Learning how to create graphics
February 8, 2012 4:53 PM   Subscribe

Learning to create realistic UI graphics/icons

Are there any good learning resources books/sites on creating realistic looking (but not photo realistic) graphics?

Is there a formal term for this type of art?

Some examples:

Volume knob

Drive icon

This could apply to creating Apple/iOS style icons/interfaces.
posted by wongcorgi to Media & Arts (6 answers total) 11 users marked this as a favorite
 
Icon Resource is a course created by Sebastiaan de With, one of the best icon designers in the game.
posted by jeb at 4:57 PM on February 8, 2012


Skeuomorphs?
posted by fnerg at 5:22 PM on February 8, 2012


Bjango has a bit about noise textures and making rounded rects.
posted by ignignokt at 5:43 PM on February 8, 2012


There are some pretty decent Photoshop tutorials that touch on what you are trying to accomplish at psdtuts (and a few using illustrator as well). Just keep digging.
posted by teedee2000 at 7:49 PM on February 8, 2012


Here are some Inkscape (free download) tutorials for drawing icons of a lightbulb and a coffee cup.
posted by holloway at 8:11 PM on February 8, 2012


Ok, this looks fun. There are TONS of tutorials out there about this, but you probably already know that. You don't mention any software up there so step one is probably getting photoshop or illustrator. You could do this with either but I think for your purposes I think photoshop would get the job done way more intuitively. Maybe the first time you start try to replicate an existing icon as precisely as you can as a training exercise.

The first thing to realize about that style of icon is that isn't about being realistic so much as it is about pulling off a convincing Trompe-l'œil. Using subtle bits of shading and highlight to indicate different surfaces and depths here is key. You don't need to aim for realism, even a flat rectangle with a darker stroke on the bottom and a lighter stroke on the top can be enough to create the illusion of depth.

The second thing to figure out is that these things is that working on them is more like creating and arranging parts than it is like drawing. A working photoshop document of one of these probably isn't just a layer or two with all the details on them, its more likely to be like 50 god damn layers each with a single element on them stacked and arranged precisely.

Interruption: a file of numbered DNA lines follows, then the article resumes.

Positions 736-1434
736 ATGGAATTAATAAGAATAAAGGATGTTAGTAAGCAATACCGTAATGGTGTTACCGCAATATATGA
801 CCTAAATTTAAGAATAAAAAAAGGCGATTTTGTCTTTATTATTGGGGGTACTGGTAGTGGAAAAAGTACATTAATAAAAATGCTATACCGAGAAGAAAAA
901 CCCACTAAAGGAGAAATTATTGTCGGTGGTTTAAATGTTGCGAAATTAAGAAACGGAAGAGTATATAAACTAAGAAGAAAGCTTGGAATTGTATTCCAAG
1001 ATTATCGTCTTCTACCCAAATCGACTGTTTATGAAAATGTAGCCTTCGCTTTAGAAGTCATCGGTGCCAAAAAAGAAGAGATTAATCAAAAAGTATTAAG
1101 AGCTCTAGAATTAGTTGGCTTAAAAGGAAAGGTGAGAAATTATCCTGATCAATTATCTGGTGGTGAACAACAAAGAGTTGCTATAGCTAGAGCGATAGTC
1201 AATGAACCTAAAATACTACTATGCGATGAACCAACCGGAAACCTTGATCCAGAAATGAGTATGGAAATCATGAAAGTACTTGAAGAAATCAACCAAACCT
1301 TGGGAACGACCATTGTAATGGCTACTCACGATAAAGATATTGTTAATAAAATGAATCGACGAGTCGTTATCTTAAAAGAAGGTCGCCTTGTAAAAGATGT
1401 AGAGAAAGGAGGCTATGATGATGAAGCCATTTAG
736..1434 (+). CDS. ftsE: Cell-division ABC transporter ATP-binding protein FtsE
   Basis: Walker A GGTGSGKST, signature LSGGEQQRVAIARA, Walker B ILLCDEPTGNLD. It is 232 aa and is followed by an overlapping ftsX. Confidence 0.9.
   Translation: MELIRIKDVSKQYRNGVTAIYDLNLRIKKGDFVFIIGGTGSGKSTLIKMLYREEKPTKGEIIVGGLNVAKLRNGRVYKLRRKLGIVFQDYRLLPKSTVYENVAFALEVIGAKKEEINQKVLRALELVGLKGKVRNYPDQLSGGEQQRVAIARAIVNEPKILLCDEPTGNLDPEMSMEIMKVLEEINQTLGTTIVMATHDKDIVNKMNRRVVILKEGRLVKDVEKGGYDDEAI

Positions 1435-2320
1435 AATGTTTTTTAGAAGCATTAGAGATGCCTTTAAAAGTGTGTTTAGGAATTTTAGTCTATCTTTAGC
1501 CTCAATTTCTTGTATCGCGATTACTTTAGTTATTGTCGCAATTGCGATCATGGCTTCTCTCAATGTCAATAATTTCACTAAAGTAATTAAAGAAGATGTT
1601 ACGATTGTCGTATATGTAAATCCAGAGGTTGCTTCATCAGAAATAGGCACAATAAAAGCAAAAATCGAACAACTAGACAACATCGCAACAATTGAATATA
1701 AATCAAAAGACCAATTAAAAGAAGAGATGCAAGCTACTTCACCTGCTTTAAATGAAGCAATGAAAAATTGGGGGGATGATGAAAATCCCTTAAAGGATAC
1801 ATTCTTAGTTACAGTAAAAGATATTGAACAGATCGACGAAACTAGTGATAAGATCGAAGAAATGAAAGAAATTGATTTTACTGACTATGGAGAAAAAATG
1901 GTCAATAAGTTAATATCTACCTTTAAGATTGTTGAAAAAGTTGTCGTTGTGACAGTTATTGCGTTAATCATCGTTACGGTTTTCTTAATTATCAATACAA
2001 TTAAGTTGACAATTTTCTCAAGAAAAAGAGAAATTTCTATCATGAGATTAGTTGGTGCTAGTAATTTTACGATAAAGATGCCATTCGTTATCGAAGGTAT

I'll talk a bit about the component parts I'd use to recreate that volume knob in photoshop since it looks way way simpler than the other one. Dust off the gradient tool, cause here we go:

Brushed metal core: this looks like a radial noise gradient with the colors trimmed down to only include a few shades of gray. Layered on top of that is a highlight layer, it looks like they made a white shape sort of like the radiation symbol, blurred it, and tuned its opacity down a few notches. Actually, maybe it's not a blurred shape maybe its an angle gradient

Outer edge of the knob: I'm not sure what's supposed to be going on in the darker circle on the knob but the ring around that is just a layer with a circle on it stuck under the layer with your metal center in it. Fill in that circle with a vertical gray to lighter gray gradient. Protip: A cheap way to make it look beveled is to stick another layer under it with a circle that is like a single pixel bigger than your gradient circle and put the same gradient on it but reverse the direction of it.
I think we're ready here with the knob. Let's put a fucking drop shadow on that shit.

Sunken area around the knob: This is just a circle with some color and a little bit of subtle noise for texture. The recessed look is accomplished by putting a ring around it (or a slightly bigger circle under it) and then sticking a vertical gradient on it. Simple.

Markings around the knob: To the untrained eye these are just gray marks, but look closer dear reader, they have a subtle white highlight under them. The-white-highlight-underneath technique is how Apple fans communicate to one another that, look, this text isn't printed, oh no, it has been tastefully carved into the surface. You can make that magic happen with a drop shadow. Set the blending mode to normal or screen or something, the color to white, and the distance and size to a single pixel.
posted by cirrostratus at 9:23 AM on February 9, 2012 [2 favorites]


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